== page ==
Cramer's 'Mad Money' Recap: Why Citigroup Is a Buy (Final)

Cramer provides five reasons why buying the stock will be good for your portfolio and the country. <A HREF=""target="blank">Click for news from Jim Cramer.</A>
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) -- Looking for a stock that'll both pad your wallet and help reduce the federal deficit at the same time?

Jim Cramer told the viewers of his "Mad Money" TV show Thursday the stock they need to own is the once hated


(C) - Get Report

. He gave five reasons why investors need buy into the stock.

1. It's cheap. Cramer said while it may be hard to value Citigroup's assets or earnings potential, he values the $4 stock at 1.5 times its book value, making it worth at least $6 a share.

2. The government is ready to trade. Cramer said the government is set to trade its $5 billion stake in the company on Sept. 10. If Citi were to hit $6 a share by then, the government would make a $20 billion profit on that investment.

3. Citi is a global franchise. Cramer said Citigroup is a play on a global recovery, as it operates in 140 countries around the globe.

4. Citi is unloading its bad loans. Cramer said after months of struggling, Citi is finally able to unload tons of bad loans that have been crippling its balance sheet.

5. Citi's mangement is stable. Cramer said that he fully supports Citi's management, and believes they can complete the turnaround already in progress.

Why is Citi trading so low in the first place? Cramer said the government's stake in the company diluted the shares substantially, and investors are still skittish about mortgage and credit card risks. Cramer said there's also FDIC chairman Sheila Bair, who's been extremely vocal against the company's progress, to contend with.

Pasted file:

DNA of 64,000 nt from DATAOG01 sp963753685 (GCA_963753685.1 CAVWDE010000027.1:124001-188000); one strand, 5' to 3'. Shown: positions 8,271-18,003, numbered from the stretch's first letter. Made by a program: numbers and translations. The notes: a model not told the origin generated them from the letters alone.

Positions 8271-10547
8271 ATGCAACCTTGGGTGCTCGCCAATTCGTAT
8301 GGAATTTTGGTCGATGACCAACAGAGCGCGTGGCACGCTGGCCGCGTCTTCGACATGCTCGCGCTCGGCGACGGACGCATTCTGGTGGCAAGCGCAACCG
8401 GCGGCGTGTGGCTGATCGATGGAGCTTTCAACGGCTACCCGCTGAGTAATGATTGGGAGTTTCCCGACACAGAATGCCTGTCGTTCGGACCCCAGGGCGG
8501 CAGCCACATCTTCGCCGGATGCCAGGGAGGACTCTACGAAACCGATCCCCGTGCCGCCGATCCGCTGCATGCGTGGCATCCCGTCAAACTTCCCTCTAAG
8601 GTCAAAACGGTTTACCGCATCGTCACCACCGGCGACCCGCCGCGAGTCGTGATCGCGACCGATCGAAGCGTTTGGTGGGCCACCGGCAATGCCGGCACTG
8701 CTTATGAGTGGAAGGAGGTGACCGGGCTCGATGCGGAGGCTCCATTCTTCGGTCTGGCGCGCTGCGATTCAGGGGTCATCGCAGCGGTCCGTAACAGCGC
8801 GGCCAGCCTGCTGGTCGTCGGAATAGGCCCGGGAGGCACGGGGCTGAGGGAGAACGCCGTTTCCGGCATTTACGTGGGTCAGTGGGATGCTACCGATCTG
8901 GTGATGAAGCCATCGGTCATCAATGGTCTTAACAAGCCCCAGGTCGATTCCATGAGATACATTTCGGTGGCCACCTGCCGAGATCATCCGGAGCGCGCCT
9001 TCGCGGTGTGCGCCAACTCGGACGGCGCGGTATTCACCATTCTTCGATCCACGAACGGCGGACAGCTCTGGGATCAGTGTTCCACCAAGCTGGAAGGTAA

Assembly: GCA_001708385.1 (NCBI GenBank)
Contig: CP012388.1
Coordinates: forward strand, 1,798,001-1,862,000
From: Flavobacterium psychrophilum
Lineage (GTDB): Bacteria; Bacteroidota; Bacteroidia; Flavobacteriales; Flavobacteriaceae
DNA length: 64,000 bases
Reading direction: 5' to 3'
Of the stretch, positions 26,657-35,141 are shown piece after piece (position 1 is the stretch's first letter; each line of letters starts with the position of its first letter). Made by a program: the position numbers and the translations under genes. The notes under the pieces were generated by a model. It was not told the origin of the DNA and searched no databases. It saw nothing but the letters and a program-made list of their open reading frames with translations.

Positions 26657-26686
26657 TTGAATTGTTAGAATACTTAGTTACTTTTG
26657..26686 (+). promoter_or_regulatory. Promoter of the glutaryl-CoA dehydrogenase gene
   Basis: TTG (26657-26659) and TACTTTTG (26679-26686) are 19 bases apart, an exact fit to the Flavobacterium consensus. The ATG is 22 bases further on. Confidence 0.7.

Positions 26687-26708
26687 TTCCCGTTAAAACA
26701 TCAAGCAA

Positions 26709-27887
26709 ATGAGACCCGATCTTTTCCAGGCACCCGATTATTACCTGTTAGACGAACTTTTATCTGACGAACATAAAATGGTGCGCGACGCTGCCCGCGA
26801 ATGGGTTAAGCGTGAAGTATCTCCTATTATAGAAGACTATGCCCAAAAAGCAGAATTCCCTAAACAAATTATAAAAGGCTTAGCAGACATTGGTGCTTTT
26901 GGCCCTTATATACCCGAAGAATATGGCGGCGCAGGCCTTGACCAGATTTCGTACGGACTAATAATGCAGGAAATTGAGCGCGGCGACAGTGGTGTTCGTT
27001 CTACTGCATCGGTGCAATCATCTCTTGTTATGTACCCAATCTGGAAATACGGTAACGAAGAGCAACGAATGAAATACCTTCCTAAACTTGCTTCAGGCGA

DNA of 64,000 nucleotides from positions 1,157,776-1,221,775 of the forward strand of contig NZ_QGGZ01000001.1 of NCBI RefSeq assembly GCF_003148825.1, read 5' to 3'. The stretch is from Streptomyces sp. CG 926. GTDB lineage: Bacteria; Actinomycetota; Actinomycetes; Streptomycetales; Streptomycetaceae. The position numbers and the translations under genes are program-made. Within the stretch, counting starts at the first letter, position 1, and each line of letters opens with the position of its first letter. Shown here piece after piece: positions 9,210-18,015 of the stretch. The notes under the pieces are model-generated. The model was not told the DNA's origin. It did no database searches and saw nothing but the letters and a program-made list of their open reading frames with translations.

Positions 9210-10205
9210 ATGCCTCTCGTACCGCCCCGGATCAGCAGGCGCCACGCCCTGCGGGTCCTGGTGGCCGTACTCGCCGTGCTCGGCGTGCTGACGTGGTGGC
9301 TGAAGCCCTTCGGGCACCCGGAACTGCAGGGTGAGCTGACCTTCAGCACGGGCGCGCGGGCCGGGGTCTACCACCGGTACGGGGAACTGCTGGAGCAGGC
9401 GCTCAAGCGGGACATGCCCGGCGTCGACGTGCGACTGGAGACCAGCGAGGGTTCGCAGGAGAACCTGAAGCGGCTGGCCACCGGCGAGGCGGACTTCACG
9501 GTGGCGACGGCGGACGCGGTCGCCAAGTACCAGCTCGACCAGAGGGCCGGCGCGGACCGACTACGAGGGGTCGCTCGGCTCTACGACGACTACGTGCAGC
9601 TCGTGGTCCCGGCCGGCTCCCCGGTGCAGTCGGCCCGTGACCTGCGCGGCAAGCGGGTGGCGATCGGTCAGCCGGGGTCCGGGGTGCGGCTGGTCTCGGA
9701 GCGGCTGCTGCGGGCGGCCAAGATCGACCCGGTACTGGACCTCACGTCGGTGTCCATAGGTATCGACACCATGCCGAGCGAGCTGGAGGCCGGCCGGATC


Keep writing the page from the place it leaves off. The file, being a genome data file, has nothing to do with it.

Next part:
But Cramer said the company's global outlook outweighs these risks, and he sees Citi hitting $12 a share, albeit not as fast as rival

Bank Of America

(BAC) - Get Report

, a stock which Cramer owns for his charitable trust,

Action Alerts PLUS, which is more levered to a recovery in housing.

Chilean Powerhouse

For the next stock in his "Foreign Legion" portfolio of international stocks, Cramer returned to South America, this time to Chile, to recommend bottler

Embotelladora Andina

, the largest non-alcoholic bottler in that country.

Cramer said Andina is a powerhouse in South America, with monopolistic marketshare in the areas it operates. The company commands 67% share in Chile, 51% in neighboring Argentina, and another 57% in Brazil.

According to Cramer, his investment thesis for Andina is simple: Normally bottling is a very stable and boring business, but with population booms and economic growth in South American cities, Andina is now a growth story.

Cramer said Andina is lightly traded in the U.S., so he advised investors to trading in small increments and to use limit orders so as not to pay up for the stock.

Sad Scandal

In the Thursday "Sell Block" segment, Cramer returned to his mantra in his book

Real Money

by stating that "accounting irregularities equals sell."

Cramer said when word reached the Street that the financial consultants of

Huron Consulting Group

(HURN) - Get Report